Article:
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Chloride Upstream of Bright Acid Tin [Colorado]





July 28, 2010

We are in the position of needing to put bright acid tin over a Wood's Nickel strike on a part made with both mild and stainless steels. Recently, our tin lost its solderability, and we believe it is because of slow but sure drag out of chloride ions from the Wood's bath. We have two static rinse tanks between the nickel and tin baths. The second tank circulates through an ion-exchange filter.

I am wondering what sort of filter would work to pull chlorides out of the rinse tanks between the nickel and tin. Does anyone know of a proven solution to this problem?

Thanks,

Michael Costello
Engineer - Grand Junction, Colorado, USA



July 30, 2010

I have always promoted ( but never convinced cheap managers) to use a TIN STRIKE to act as a "sewer" to catch drag in impurities, then the more expensive, higher purity, regular plating solution "sees" only tin, and remains purer for longer periods of time.

robert probert
Robert H Probert
Robert H Probert Technical Services
supporting advertiser
Garner, North Carolina
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simultaneous

Dear Michael,

Not knowing your exact installation, but I would be more afraid of the drag-in of Nickel from the Wood's strike, which will be plated out together with your Tin in the Sn-electrolyte, thereby deteriorating your Sn-solderability. The chloride doesn't seem the culprit to me. Correct me if I'm wrong.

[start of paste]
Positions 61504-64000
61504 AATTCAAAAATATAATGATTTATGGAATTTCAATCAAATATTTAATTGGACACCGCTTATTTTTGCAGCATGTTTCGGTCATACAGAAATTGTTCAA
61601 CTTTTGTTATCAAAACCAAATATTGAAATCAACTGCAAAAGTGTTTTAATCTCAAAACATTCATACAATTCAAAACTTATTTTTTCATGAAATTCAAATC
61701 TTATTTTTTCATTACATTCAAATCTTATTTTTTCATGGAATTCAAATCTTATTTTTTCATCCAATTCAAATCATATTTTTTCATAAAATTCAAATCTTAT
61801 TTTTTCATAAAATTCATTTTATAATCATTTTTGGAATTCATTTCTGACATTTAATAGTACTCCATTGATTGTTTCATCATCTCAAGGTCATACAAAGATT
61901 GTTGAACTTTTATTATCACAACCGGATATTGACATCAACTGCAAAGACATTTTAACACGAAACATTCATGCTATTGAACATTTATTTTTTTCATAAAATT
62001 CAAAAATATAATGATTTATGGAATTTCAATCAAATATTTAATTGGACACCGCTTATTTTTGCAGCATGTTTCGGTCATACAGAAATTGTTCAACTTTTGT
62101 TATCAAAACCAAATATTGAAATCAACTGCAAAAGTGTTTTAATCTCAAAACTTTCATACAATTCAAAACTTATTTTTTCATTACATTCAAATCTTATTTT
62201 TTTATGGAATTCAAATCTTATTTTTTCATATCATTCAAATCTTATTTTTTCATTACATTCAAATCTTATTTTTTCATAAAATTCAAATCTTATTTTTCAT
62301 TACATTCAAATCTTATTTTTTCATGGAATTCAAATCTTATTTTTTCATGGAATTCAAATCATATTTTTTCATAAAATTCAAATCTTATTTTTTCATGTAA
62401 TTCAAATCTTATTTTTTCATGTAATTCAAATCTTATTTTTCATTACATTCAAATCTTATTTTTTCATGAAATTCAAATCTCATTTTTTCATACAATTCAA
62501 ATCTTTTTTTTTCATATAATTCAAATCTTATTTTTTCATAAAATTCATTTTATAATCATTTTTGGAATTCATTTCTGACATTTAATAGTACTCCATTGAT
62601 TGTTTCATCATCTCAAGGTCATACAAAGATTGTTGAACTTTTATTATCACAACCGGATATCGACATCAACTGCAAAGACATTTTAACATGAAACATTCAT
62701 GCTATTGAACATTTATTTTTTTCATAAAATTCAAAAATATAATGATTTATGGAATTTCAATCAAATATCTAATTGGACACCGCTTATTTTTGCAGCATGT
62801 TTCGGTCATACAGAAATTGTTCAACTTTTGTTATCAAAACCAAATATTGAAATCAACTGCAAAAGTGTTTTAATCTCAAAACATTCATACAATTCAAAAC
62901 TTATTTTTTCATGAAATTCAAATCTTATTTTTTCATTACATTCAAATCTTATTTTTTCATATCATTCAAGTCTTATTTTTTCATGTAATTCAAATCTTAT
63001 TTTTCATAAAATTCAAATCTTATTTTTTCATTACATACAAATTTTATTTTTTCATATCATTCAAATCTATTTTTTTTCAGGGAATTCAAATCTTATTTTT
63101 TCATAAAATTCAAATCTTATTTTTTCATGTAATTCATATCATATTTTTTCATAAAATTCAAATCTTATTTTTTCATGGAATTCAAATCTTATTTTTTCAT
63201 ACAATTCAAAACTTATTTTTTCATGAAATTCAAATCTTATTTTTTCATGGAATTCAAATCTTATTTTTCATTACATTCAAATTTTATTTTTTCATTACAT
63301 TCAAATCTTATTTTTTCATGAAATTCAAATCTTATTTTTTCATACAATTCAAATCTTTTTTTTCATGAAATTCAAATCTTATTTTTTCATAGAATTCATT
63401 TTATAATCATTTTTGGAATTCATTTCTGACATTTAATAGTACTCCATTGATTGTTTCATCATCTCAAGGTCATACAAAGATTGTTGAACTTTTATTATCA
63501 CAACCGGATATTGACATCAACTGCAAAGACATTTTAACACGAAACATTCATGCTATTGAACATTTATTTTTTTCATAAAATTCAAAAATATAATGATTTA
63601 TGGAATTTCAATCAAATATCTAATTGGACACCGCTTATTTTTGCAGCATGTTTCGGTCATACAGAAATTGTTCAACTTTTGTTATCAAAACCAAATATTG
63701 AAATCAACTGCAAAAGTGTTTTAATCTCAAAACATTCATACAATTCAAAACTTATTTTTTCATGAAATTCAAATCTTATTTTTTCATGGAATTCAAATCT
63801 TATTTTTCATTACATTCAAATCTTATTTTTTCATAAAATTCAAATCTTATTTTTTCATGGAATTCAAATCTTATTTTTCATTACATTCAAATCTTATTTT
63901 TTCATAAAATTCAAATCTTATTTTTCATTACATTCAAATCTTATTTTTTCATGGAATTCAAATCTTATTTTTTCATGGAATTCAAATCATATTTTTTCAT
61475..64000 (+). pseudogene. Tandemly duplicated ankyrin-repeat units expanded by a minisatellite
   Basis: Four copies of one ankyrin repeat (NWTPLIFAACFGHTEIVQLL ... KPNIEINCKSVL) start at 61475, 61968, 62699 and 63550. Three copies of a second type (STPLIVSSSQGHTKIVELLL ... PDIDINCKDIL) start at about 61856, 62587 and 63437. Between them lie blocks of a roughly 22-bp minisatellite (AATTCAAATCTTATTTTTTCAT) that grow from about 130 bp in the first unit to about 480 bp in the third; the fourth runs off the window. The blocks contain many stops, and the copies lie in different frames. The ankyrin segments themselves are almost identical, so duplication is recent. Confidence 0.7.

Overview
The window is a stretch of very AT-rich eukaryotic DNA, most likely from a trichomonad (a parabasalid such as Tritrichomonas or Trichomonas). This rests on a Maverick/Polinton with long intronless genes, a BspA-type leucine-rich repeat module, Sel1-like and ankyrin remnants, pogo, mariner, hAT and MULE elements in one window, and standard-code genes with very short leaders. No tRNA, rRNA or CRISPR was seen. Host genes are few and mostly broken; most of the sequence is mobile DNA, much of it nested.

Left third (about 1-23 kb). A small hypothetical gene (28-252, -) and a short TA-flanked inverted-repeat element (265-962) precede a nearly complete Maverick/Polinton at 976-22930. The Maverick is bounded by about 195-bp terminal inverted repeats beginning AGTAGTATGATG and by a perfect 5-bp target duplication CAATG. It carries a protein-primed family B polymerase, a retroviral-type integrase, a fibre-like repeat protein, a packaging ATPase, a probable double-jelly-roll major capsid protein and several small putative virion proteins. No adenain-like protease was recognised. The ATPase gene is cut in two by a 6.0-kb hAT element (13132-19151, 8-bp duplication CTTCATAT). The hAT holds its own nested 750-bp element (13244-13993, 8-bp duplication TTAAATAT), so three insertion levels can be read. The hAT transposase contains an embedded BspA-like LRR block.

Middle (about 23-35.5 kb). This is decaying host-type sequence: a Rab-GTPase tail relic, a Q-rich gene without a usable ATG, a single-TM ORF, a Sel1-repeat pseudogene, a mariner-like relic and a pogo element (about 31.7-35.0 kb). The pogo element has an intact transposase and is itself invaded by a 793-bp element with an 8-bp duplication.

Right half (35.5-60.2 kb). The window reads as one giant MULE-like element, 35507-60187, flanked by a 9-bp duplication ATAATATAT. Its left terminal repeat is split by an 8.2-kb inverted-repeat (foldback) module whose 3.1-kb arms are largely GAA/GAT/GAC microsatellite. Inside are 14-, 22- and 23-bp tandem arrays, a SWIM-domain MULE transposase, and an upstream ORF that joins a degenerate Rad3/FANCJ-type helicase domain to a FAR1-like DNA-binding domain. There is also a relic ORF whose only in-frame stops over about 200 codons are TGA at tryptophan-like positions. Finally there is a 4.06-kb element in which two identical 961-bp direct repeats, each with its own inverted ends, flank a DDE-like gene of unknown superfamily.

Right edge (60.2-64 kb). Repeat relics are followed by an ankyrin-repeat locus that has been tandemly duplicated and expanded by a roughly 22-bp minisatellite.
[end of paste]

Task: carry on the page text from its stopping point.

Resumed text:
Why not use a mixed bed ion resin to clean the second rinse? Mr. Robert's remark is for sure a very good one too, however to install an extra process in an existing installation could be a costly exercise, best would be to combine these two actions. (Only additional rinses will be dangerous as you have a change that your nickel surface becomes passive, the strike mentioned by Mr. Robert acts as a re-activation as well.)
Furthermore, there's a Dutch saying "meten is weten" which translated means "if you measure, you know". I would also implement Ni measurements for your Sn-electrolyte and set a limit, based on your past experience as well.

Best regards,Harry van der Zanden
Harry van der Zanden
- Budapest, Hungary


Mr. Probert,

That's a very good idea. We find that replating over the chloride contaminated coating restores solderability to our parts, so having a strike layer to catch contamination prior to adding a clean layer would work perfectly.

Now to sell management on the idea...

Michael Costello
- Grand Junction, Colorado, USA


August 4, 2010

Why not convert the first rinse tank to a flowing rinse with a low flow rate vs a static. Adding a spray rinse over this tank is a good source of fresh water and has the effect of an additional flowing rinse. A bit messy, but certainly a lot cheaper.

James Watts
- Navarre, Florida


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